Kenya has once again been dragged into the bitter US presidential campaigns with several homemade billboard signs in Boston generating considerable controversy for their inflammatory anti-Obama messages.
The three provocative campaign posters are on display outside a motorbike accessories store off Route 27 in Hanson, Massachusetts.
Sitting on the property of motorcycle accessories distributor Sullivans Inc., one large sign shows President Barack Obama with a caption that reads: "Somewhere in Kenya, a village is missing its idiot."
"Obama One Big Ass Mistake America, Vote Mitt Romney for 2012!" it reads below the main headline. The communist symbolic images of the hammer and sickle are on the president's shirt collar.
Several feet away, another sign shows a pouting young girl giving the middle-finger to the president. "Thanks, Obama," begins the caption in bold red letters, and then continues in child-like penmanship: "You've spent my lunch money, my allowance, my inheritance, 35 years of future paychecks and my retirement. You jerk."
One young father told the Patriot-Ledger that he frequently drives by the signs, and has to shield his 6-year-old daughter from seeing the image of another little girl flipping the bird.
"If she saw that, she'd say 'Why is that little girl doing that? What does that mean?'" he said. "How do I explain that?"
Several stickers have been placed over the girl's middle finger as an attempt to quell the offensiveness of the image.
Hanson is a small town of about 10,000 located in Plymouth County, roughly 18 miles southeast of Boston.
The area is largely Democratic, but many have supported the signs' existence, citing free speech.
Town official Bob Curran said the eye-catching signs could be distracting and dangerous for pedestrians and drivers.
Mr Sullivan's lawyer, however, said he is protected under the First Amendment and that he is entitled to 'free speech'.
The signs are just the latest anti-Obama displays to cause outrage.
Earlier this month, a protest was staged beneath an Indiana Tea Party billboard that compared Barack Obama to Osama bin Laden.
It read: 'The Navy SEALS removed one threat to America. The voters must remove the other.'
The billboards come amid a spirited campaign by Obama rivals that the US President was born in Kenya.
Conspiracy theories about the citizenship of Obama claim he is not a natural-born citizen of the United States and is therefore not eligible to be President of the United States under Article Two of the US Constitution.
Some theories allege that Obama was born in Kenya, not Hawaii, or that his birth certificate is a forgery.
Campaigning in his home state, Obama’s rival Mitt Romney cracked an out-of-the-ordinary joke Friday about the so-called “birther” controversy.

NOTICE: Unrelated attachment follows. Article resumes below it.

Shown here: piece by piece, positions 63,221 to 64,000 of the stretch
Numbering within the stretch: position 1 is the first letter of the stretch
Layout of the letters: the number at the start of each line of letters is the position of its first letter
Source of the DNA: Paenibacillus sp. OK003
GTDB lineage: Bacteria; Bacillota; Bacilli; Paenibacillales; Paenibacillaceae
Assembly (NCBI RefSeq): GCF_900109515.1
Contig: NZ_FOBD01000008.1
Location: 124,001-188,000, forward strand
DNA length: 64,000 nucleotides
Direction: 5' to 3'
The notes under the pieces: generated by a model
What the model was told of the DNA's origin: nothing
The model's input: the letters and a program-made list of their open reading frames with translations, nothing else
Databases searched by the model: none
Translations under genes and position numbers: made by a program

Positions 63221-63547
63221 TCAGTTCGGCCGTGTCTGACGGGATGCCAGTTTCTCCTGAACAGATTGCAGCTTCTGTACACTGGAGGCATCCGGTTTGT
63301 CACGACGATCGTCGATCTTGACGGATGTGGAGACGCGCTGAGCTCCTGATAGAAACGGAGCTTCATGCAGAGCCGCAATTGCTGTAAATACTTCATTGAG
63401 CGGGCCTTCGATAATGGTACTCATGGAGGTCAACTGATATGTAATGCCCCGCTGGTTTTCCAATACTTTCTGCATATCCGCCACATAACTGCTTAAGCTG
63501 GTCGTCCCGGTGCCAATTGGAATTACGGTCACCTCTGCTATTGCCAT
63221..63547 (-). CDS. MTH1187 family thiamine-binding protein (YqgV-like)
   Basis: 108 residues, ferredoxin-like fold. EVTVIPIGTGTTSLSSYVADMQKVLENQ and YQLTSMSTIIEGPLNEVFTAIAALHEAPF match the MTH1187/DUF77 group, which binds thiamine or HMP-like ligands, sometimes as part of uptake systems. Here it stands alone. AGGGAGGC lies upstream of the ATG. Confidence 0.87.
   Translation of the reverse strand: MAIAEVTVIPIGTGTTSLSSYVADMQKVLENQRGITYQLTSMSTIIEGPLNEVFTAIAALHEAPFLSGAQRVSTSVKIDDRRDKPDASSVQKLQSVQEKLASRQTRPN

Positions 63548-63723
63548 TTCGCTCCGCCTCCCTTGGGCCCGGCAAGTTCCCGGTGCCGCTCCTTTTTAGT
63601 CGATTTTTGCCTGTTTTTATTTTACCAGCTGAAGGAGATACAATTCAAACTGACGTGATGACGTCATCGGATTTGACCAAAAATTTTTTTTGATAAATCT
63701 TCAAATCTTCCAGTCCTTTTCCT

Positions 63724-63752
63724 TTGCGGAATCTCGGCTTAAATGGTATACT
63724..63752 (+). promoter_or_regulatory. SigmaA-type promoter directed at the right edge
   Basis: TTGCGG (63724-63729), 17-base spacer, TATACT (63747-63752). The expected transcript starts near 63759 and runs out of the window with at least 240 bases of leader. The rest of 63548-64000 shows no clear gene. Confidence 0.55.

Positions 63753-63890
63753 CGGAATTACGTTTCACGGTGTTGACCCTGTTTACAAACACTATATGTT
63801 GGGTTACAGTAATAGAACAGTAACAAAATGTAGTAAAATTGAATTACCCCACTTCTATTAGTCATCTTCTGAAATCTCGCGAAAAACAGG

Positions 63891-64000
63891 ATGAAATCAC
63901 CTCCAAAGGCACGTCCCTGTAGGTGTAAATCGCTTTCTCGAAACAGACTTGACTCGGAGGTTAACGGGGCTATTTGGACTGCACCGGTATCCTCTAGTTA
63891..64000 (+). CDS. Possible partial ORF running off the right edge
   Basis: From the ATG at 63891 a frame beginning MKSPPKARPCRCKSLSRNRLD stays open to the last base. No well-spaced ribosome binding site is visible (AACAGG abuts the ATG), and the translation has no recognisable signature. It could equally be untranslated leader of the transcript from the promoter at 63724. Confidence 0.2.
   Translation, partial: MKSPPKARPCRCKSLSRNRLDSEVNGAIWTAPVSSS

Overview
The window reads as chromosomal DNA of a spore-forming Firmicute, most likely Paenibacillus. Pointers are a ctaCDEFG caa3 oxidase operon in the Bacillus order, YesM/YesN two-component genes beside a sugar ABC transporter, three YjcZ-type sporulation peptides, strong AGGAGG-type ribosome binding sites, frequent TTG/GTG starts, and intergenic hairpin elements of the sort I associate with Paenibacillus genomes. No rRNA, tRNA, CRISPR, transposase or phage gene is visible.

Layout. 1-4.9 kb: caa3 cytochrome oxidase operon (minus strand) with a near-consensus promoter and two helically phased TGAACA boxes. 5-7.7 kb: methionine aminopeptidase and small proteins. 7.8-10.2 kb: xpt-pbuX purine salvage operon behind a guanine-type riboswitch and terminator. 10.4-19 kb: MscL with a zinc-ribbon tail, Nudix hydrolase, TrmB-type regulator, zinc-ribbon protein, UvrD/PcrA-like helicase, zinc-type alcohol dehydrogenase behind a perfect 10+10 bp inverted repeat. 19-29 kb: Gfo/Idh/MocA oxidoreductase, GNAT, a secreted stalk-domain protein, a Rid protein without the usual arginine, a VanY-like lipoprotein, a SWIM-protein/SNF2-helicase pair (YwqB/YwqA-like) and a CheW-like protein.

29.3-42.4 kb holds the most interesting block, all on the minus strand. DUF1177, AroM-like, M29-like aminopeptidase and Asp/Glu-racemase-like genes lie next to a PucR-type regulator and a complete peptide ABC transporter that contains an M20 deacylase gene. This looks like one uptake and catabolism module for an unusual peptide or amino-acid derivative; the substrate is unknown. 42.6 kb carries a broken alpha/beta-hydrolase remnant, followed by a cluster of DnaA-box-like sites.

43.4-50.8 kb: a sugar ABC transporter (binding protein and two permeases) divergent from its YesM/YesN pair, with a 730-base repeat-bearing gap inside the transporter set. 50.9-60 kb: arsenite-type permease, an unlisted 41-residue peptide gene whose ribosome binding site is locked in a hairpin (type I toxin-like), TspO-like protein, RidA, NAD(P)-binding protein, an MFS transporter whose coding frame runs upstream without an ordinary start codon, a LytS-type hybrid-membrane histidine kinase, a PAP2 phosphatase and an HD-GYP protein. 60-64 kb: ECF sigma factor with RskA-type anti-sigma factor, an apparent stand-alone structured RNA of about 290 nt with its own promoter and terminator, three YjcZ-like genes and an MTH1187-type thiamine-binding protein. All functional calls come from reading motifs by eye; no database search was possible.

While talking up his roots in Michigan — both he and his wife Ann were born and raised here, and his father was a much-beloved governor — Romney noted the proof behind his place of birth.
“Ann was born in Henry Ford Hospital. I was born in Harper Hospital,” he said to cheers from a crowd of several thousand at a local orchard and cider mill, before joking about the questions some have raised about President Obama’s birthplace. “No one’s ever asked to see my birth certificate. They know that this is the place that we were born and raised.”
The crowd reacted wildly, cheering and laughing at the joke. But Romney has typically avoided the “birther” issue altogether, considering Obama debunked the theory last year when he released his long-form birth certificate from the state of Hawaii.The Romney campaign was quick to clarify, saying he was only referring to Michigan where the candidate was born and raised.
“The governor has always said, and has repeatedly said, he believes the president was born here in the United States,” Rick Gorka, the campaign’s traveling press secretary, said in a statement.
The Obama campaign disagreed, tying Romney to the “birthers.”
“Throughout this campaign, Governor Romney has embraced the most strident voices in his party instead of standing up to them,” Obama campaign spokesperson Ben Labolt said in a statement. “But Governor Romney’s decision to directly enlist himself in the birther movement should give pause to any rational voter across America.”
Several prominent Republican voices, including campaign surrogate Donald Trump, have consistently made headlines by publicly questioning the president’s birthplace.
Romney has so far declined calls to repudiate those comments.